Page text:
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    • v.44 no.5
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    • pp.428-433
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    • 2017
  • Background Candidate characteristics for hand surgery fellowship training remains unknown, as very little data is available in the literature. This study aims to provide information on the criteria that are employed to select candidates for the hand surgery fellowship match. Methods A 38-question survey was sent in April 2015 to all Accreditation Council for Graduate Medical Education recognized hand surgery fellowship program directors (n=81) involved in the U.S. match. The survey investigated factors used for the selection of applicants, including medical school, residency training, research experience, fellowship interview, and candidate characteristics. A 5-point Likert scale was used to grade 33 factors from "not at all important" (1) to "essential in making my decision" (5); or for five controversial factors from "very negative impact" (1) to "very positive impact in making my decision" (5). Results A total of 52% (42 out of 81) of responses were received from hand surgery fellowship program directors. The most important influential factors were interactions with faculty during interview and visit ($4.6{\pm}0.6$), interpersonal skills ($4.6{\pm}0.5$), overall interview performance in the selection process ($4.6{\pm}0.6$), professionalism and ethics ($4.6{\pm}0.7$), and letters of recommendation from hand surgeons ($4.5{\pm}0.7$). Factors that have a negative impact on the selection process include visa requirement ($2.1{\pm}1.2$), graduate of non-plastic surgery residency program ($2.4{\pm}1.3$), and graduate of a foreign medical school ($2.4{\pm}1.1$). Conclusions This study provides data on hand surgery fellowship directors' perception on the criteria important for fellowship applicant selection, and showed that interview-related criteria and letters of recommendation are the important factors.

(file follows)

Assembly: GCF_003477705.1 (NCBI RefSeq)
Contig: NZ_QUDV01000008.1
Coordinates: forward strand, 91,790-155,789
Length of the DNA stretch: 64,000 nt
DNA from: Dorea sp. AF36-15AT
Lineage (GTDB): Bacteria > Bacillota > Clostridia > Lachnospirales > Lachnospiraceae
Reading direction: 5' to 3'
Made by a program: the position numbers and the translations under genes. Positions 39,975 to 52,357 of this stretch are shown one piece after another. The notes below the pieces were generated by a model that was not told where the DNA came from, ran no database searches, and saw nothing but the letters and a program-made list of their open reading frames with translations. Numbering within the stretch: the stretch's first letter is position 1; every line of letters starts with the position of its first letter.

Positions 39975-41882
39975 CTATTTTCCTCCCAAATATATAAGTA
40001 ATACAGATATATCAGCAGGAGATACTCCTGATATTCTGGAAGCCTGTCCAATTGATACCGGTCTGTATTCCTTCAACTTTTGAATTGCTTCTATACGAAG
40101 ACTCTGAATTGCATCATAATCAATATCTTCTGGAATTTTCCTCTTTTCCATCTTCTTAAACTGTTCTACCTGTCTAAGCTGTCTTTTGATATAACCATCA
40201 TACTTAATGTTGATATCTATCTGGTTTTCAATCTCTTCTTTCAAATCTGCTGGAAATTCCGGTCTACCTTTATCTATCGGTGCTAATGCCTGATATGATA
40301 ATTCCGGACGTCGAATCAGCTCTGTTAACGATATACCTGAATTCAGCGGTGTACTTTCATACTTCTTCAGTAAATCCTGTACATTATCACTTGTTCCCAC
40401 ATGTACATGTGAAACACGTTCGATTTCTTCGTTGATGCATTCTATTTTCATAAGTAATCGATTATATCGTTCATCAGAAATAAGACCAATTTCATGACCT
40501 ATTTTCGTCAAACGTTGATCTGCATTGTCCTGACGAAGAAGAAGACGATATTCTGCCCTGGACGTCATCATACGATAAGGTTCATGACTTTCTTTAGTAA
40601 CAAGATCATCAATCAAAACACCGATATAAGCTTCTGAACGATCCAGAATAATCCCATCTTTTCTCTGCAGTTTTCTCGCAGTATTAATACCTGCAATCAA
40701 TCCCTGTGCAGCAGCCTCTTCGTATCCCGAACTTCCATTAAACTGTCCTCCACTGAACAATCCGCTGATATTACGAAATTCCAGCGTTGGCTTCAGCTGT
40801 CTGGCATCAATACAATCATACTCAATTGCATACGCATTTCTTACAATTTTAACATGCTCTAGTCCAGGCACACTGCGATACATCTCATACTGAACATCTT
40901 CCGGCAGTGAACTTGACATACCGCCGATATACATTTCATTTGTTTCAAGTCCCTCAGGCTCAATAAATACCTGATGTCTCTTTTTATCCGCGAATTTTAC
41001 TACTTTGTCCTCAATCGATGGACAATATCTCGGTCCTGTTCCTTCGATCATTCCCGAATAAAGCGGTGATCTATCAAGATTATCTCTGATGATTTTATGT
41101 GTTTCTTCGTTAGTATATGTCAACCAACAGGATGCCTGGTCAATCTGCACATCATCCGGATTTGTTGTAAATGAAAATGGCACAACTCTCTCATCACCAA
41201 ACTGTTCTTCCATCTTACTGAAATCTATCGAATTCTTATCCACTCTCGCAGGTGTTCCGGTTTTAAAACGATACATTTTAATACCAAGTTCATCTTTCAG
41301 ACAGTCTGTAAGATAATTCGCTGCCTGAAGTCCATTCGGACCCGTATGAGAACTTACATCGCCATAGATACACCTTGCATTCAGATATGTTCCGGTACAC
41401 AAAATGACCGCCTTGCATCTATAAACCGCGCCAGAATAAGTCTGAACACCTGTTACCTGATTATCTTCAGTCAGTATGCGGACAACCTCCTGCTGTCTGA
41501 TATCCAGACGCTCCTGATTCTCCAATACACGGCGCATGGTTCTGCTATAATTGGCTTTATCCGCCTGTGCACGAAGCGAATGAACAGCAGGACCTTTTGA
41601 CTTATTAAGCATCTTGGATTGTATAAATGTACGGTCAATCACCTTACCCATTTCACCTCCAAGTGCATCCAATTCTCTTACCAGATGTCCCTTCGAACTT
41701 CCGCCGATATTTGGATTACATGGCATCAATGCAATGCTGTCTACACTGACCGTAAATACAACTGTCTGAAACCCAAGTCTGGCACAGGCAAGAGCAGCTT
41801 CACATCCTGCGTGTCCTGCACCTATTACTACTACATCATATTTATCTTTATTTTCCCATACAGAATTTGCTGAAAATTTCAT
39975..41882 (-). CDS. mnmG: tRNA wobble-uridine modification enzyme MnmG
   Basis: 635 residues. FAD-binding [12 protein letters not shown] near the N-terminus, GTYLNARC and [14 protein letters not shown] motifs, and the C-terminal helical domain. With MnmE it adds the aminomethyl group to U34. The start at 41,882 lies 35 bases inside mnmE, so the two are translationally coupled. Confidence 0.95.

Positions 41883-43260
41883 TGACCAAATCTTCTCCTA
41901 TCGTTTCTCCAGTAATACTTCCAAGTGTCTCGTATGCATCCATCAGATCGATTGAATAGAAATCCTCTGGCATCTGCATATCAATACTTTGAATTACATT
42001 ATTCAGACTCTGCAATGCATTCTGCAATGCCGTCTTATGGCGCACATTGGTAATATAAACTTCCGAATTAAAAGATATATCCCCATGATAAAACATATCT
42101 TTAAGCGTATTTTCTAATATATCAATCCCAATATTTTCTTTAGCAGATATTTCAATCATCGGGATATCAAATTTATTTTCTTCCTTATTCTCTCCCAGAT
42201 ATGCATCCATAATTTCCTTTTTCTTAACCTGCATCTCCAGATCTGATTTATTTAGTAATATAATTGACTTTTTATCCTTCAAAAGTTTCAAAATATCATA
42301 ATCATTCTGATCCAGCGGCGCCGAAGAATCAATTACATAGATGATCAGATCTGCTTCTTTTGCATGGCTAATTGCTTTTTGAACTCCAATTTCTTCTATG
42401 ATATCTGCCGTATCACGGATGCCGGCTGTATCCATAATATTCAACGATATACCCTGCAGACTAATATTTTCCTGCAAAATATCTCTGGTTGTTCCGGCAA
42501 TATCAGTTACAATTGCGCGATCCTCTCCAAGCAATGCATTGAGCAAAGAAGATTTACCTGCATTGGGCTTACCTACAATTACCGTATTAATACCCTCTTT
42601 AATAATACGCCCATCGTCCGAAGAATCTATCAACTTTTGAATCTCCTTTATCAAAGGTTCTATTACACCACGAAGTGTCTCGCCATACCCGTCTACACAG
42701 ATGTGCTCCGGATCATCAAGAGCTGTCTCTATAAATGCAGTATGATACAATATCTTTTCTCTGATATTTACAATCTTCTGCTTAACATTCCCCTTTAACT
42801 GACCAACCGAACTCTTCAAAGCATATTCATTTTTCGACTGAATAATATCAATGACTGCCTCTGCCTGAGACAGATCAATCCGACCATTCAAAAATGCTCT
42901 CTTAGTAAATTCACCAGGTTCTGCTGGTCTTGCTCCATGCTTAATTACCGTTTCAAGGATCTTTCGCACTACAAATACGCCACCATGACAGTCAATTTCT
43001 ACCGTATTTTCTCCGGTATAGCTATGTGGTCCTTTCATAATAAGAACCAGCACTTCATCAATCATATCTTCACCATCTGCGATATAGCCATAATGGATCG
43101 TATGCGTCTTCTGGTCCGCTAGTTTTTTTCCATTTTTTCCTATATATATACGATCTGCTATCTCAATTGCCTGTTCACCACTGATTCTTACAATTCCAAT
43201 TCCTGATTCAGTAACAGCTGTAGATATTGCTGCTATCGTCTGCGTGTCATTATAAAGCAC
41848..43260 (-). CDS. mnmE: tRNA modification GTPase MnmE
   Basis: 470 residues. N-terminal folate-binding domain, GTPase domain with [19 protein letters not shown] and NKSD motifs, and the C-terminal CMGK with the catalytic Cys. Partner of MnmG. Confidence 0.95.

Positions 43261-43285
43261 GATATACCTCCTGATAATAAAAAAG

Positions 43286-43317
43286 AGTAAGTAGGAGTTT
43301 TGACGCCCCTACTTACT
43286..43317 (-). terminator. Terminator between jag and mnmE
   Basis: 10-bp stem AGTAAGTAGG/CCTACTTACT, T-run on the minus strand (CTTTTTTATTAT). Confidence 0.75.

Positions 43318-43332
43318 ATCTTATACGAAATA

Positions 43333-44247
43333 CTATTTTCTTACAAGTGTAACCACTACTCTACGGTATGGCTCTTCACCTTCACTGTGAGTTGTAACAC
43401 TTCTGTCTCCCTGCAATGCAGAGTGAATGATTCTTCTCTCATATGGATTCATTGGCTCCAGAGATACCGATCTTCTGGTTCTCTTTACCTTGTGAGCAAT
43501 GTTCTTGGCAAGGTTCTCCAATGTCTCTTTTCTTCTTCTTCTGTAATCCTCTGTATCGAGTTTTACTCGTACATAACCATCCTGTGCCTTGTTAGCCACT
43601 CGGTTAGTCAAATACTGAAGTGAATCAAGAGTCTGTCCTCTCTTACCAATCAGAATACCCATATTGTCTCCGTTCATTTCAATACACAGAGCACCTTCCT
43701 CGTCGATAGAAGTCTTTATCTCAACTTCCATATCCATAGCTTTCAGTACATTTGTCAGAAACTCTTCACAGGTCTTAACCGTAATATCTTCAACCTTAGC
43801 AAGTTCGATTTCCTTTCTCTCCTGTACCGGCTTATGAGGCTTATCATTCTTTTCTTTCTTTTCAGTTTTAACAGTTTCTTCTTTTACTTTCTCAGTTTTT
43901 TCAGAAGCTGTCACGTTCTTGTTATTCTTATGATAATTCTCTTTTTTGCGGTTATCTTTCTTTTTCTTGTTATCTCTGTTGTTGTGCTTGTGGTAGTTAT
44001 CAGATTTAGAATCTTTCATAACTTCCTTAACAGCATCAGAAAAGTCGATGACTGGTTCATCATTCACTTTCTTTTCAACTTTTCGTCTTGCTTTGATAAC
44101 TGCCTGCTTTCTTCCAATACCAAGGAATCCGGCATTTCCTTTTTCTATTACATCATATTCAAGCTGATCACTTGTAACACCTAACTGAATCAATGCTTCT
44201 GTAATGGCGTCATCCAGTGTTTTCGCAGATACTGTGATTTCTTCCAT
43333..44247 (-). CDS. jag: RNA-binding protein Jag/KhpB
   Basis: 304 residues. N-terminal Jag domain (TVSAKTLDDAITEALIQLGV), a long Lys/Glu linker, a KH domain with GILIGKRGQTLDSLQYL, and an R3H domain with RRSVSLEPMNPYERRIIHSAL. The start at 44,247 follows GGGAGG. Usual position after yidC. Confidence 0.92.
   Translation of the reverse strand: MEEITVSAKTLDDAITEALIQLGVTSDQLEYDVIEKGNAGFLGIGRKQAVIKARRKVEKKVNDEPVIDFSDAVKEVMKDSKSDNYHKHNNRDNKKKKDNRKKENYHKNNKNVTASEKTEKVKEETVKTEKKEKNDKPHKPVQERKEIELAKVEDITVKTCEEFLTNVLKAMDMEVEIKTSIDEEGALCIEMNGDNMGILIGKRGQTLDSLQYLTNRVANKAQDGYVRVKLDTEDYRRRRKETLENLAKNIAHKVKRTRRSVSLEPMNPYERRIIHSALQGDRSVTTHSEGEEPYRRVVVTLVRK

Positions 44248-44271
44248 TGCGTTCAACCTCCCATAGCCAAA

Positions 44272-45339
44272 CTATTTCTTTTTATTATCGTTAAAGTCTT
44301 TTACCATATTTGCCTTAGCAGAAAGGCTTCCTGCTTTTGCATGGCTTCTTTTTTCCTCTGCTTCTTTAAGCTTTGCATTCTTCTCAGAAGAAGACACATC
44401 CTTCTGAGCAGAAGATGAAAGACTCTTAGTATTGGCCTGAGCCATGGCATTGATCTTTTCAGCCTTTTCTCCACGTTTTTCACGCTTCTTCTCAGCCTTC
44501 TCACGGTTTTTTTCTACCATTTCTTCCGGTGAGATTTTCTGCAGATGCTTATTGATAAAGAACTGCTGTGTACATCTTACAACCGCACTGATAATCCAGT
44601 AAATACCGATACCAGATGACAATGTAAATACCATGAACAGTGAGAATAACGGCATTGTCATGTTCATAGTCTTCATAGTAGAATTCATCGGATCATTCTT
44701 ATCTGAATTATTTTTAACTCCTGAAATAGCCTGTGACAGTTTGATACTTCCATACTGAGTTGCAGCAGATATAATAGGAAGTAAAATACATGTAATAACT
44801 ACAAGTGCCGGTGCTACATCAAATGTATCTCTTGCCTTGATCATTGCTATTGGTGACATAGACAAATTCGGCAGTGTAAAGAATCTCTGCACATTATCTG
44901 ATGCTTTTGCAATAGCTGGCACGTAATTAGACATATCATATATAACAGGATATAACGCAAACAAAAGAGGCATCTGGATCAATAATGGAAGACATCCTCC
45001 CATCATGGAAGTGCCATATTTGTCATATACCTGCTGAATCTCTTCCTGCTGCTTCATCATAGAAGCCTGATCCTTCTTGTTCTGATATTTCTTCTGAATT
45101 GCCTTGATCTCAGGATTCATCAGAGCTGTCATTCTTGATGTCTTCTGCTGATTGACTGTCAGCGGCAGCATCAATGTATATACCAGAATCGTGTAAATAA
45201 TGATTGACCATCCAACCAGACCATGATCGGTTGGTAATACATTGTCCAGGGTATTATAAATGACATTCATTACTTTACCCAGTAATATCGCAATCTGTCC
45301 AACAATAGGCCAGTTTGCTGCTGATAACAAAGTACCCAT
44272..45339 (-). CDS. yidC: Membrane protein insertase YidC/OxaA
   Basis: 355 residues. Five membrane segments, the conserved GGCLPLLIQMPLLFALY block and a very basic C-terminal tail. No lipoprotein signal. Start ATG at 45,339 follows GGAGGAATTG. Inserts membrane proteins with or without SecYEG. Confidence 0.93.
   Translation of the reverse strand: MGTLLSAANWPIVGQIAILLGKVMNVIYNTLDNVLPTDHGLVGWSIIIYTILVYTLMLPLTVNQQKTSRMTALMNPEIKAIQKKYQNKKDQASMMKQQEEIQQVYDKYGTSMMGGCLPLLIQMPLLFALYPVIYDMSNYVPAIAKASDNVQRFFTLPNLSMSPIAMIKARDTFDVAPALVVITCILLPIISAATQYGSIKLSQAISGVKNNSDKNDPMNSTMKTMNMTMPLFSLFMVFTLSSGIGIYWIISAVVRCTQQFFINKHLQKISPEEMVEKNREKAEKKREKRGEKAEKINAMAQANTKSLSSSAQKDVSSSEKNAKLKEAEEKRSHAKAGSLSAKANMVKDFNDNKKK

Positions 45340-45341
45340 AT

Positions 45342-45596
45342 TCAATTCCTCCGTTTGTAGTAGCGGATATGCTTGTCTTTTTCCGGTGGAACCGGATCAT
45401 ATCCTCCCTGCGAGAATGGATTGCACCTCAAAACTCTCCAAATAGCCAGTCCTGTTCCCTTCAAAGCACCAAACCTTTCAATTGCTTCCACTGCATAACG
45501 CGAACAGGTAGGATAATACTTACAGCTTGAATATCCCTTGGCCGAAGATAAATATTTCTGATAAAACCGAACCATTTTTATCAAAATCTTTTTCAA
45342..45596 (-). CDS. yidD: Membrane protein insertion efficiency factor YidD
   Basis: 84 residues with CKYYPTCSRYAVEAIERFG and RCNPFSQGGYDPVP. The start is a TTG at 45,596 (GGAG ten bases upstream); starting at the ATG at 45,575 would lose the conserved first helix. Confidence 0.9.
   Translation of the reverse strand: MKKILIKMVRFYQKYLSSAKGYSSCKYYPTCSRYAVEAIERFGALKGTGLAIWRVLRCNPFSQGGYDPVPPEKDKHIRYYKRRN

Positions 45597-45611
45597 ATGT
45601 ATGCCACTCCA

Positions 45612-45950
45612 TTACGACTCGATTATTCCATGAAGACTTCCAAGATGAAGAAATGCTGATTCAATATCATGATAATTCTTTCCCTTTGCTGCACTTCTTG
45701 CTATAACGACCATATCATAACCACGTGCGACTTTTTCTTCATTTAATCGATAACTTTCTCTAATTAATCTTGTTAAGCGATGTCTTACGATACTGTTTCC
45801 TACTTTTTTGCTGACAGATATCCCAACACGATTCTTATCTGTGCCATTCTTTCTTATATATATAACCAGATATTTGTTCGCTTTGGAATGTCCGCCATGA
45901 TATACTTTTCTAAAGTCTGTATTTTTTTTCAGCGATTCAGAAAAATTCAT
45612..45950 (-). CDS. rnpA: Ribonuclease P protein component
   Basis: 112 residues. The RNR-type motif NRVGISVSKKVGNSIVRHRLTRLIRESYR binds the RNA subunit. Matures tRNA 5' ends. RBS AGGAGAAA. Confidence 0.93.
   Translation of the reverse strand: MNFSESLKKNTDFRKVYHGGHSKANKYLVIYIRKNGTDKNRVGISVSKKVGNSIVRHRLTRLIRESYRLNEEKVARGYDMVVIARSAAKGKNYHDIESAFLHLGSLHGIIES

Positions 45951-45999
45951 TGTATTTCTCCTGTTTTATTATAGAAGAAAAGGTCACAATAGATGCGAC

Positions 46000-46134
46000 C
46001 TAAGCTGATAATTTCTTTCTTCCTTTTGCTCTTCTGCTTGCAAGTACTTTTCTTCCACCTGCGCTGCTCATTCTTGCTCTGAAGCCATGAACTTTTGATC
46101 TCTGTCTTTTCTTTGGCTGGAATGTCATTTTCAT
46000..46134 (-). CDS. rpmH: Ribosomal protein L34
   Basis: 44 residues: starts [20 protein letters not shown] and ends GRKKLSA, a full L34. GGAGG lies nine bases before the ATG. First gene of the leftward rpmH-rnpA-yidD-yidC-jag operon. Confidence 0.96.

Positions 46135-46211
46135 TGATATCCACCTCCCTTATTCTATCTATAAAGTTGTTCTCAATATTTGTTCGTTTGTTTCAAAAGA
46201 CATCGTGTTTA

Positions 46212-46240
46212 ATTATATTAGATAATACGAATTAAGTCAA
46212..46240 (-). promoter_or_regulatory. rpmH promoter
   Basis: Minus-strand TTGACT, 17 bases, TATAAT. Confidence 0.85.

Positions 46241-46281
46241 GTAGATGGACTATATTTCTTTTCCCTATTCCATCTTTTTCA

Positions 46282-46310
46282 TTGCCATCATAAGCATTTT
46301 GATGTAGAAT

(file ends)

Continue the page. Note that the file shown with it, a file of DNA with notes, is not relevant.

Inappropriateness in Completing a Death Certificate (사망진단서 작성에 있어서 부적절성)